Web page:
It is not true that ESPN canceled an episode of "Top 5 Reasons You Can't Blame Texas Coach Mack Brown for losing five straight to Oklahoma" because no one could think of any reasons.
Here we go again ...
The ambulance chasers are headed to Dallas this week, to the Cotton Bowl, to the Red River Shootout, to watch nice-guy Brown take the best Texas team he has ever had and throw it against the worst Oklahoma team in years.
It is a testament to the way things have gone in this series that not all the smart money is on Brown, despite the fact that:
* Oklahoma is 2-2, lost to Texas Christian, which lost to Southern Methodist, which lost, 66-8, to Texas A&M, which needed overtime to defeat Baylor.
* Oklahoma lost to UCLA, which almost lost to Washington, which lost to California, 56-17.
* Oklahoma is unranked and starts a redshirt freshman at quarterback.
* Tailback Adrian Peterson, who rushed for 225 yards against Texas last year, is hobbled by a sprained right ankle and missed practice time this week. (Note: Brown isn't buying any notion Peterson might not play, saying, "If the kids on either side can walk, they play in this game.")
So what, gulp, could go wrong?
Texas is 4-0, No. 2 in the nation, winner of 11 straight games, defending Rose Bowl champion, and has already passed one gut-check by winning at Ohio State.
This is supposed to be a better team than the one that lost, 12-0, last year. And the one that, two years ago, lost, 65-13. And the one that lost, 63-14, in 2000.
It follows suit that all the great things Brown has done at Texas get overshadowed by the not-so-great things.
If you remove Oklahoma from his resume, Brown is 35-1 in regular-season conference games since 2000 -- and that all means squat this week on the grounds of the Texas State Fair.
Quarterback Vince Young, who ran Michigan ragged in the Rose Bowl and danced around Ohio State defenders a month ago, is betting the "O" in Bevo that Texas won't get ruled again.
"A lot of the guys on the team, you can ask them, that was the first time ever getting shut out," Young said of last year's game. "It was pretty upsetting, pretty stressful. So we don't want to have that again."
Why all the Longhorn faces?
Because every time Brown takes the field against Oklahoma you can't help but cringe.
Brown says his lack of success against the Sooners is "about the only thing I haven't enjoyed about being at Texas."
Brown has never shied away from his role in this calamity bake, and rarely mentions that Texas beat Oklahoma his first two years, 1998 and '99.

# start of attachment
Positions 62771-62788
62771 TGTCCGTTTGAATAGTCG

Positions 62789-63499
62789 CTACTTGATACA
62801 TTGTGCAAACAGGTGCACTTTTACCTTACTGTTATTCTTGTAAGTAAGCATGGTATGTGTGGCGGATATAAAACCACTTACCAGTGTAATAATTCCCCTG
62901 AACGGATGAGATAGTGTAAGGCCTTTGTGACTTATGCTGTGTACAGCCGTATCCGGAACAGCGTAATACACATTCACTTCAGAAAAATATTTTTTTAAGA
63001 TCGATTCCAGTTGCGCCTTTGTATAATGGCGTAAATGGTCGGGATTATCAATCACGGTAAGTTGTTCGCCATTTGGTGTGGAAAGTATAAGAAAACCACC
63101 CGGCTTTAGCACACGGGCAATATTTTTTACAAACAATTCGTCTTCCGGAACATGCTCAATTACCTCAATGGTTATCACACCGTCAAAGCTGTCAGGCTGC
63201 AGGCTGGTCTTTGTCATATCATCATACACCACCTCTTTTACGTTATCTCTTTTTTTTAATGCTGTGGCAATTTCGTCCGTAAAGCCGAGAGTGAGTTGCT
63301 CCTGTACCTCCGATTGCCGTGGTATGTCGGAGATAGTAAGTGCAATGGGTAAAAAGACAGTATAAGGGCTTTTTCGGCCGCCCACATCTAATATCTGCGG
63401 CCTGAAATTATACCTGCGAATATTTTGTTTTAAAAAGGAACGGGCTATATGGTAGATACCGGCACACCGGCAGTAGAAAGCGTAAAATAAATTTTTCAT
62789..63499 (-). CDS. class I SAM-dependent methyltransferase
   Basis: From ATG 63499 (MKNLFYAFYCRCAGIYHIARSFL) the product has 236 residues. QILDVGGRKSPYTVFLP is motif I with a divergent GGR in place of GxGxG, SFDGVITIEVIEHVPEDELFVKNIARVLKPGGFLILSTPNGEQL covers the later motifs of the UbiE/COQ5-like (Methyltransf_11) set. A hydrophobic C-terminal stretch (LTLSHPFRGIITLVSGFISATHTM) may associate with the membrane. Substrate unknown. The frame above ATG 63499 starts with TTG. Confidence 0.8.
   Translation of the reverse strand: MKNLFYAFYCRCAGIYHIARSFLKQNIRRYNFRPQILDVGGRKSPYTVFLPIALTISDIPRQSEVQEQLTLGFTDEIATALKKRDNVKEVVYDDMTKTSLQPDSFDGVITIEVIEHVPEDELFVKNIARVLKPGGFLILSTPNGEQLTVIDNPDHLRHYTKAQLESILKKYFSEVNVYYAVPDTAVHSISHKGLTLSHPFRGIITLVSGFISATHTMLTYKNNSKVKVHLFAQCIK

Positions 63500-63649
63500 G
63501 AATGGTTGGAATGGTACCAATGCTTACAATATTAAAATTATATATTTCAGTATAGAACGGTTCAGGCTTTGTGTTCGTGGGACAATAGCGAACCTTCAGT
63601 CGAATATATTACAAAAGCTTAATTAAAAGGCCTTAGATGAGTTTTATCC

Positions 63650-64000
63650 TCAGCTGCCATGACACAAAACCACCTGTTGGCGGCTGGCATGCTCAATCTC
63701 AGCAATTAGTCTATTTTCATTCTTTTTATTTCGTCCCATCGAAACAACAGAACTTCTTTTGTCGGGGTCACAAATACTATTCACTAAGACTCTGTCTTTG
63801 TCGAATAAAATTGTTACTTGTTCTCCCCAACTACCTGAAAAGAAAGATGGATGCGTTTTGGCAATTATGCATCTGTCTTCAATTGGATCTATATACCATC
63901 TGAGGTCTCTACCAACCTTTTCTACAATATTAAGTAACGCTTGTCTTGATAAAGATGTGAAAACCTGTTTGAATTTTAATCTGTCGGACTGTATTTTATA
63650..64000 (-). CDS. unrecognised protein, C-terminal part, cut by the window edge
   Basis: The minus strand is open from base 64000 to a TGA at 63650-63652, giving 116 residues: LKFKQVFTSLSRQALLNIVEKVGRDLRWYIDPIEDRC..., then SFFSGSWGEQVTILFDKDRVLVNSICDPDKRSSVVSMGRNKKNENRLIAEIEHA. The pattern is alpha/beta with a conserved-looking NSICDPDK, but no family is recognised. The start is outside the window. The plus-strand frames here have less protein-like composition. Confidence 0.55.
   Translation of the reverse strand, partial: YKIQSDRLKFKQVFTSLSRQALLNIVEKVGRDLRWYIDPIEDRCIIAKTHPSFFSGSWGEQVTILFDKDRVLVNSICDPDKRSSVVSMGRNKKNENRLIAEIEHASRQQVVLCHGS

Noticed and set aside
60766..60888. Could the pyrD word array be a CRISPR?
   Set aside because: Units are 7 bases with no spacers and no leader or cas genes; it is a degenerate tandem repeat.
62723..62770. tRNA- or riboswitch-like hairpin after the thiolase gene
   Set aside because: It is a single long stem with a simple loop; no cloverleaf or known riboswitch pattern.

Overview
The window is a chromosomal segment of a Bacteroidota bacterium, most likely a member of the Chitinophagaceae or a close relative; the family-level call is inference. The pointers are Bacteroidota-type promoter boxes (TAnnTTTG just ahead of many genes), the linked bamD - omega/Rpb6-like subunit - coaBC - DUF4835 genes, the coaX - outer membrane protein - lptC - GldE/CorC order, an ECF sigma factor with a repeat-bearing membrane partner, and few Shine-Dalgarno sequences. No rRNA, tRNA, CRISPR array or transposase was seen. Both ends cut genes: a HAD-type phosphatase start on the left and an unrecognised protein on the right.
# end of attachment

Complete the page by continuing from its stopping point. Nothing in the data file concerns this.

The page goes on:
He will tell you a new 10-year contract extension has "given me a chance of being the Texas coach instead of worrying about not being the Texas coach."
Brown's calm, he would argue, has rubbed off on his veteran team.
Since last year's loss to Oklahoma, Texas has won big games on big stages. The Longhorns roared back to beat Michigan in the Rose Bowl and refused to buckle against the Buckeyes last month in Columbus.
Brown will say he never set out to be the best coach in Texas history.
"One of the great things about coaching at Texas is you don't have a legacy," he said. "Coach [Darrell] Royal is the only one here. He won three national championships. And that's probably not going to happen again."
That's not to suggest Brown hasn't tried everything short of an exorcism to break the Oklahoma jinx. He has changed practice routines and interview schedules -- to no avail.
Brown even sought counsel from Florida State Coach Bobby Bowden, who was 11-19 against Miami entering this year and had lost six in a row in the series before breaking through with a victory on Labor Day weekend.
"I love talking to Coach Bowden about it because he's struggled with Miami some," Brown said. "And he'd say, 'One year I didn't talk about them at all, and we got beat, one year I talked about them all the time and we got beat, another year I talked about them some and we got beat.' He said, 'I figure they just must be playing better than we are.'
"So, it is fun to look around to see other people who are having the same problem. They don't have the answer either."
Going 2-10-1 against Michigan probably cost Ohio State's John Cooper his job.
Brown doesn't have such concerns at the moment, but check back Saturday.
The Sugar Bowl will announce Friday that this year's game will be played Jan. 2 at Atlanta's Georgia Dome, a bowl championship series source said.
In the aftermath of Hurricane Katrina, which badly damaged the Louisiana Superdome, the Sugar Bowl had prepared parallel plans to play in either Baton Rouge or Atlanta, but a lack of hotel rooms and other concerns in storm-ravaged New Orleans -- the host to most related pregame festivities -- made it clear early on that the game would have to be moved.
Poll Gets a 'Trim'